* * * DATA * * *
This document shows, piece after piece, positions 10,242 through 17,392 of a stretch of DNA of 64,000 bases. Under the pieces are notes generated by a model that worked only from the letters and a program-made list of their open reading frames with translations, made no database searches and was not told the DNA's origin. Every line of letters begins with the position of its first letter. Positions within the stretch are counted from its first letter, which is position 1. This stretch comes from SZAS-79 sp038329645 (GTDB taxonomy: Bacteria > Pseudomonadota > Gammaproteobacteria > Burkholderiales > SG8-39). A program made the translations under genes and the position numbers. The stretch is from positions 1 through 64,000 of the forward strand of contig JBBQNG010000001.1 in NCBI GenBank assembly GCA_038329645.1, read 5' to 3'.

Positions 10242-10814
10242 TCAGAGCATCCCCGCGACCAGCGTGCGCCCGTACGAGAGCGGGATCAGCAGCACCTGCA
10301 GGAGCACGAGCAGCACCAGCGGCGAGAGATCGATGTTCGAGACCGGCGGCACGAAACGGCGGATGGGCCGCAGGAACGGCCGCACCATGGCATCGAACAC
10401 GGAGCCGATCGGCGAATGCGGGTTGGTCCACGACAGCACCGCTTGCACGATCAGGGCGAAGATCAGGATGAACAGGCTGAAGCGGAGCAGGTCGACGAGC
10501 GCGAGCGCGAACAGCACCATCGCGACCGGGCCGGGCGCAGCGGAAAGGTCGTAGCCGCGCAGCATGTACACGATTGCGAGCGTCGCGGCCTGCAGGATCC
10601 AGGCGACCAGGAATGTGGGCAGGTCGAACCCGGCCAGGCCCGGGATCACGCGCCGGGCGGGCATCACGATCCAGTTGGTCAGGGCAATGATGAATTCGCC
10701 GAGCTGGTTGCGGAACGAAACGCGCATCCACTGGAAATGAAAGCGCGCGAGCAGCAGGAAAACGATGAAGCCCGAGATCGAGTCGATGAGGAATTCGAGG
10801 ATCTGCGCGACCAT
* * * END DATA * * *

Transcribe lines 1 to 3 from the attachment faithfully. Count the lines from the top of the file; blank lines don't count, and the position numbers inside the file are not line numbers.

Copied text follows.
This document shows, piece after piece, positions 10,242 through 17,392 of a stretch of DNA of 64,000 bases. Under the pieces are notes generated by a model that worked only from the letters and a program-made list of their open reading frames with translations, made no database searches and was not told the DNA's origin. Every line of letters begins with the position of its first letter. Positions within the stretch are counted from its first letter, which is position 1. This stretch comes from SZAS-79 sp038329645 (GTDB taxonomy: Bacteria > Pseudomonadota > Gammaproteobacteria > Burkholderiales > SG8-39). A program made the translations under genes and the position numbers. The stretch is from positions 1 through 64,000 of the forward strand of contig JBBQNG010000001.1 in NCBI GenBank assembly GCA_038329645.1, read 5' to 3'.

Positions 10242-10814
10242 TCAGAGCATCCCCGCGACCAGCGTGCGCCCGTACGAGAGCGGGATCAGCAGCACCTGCA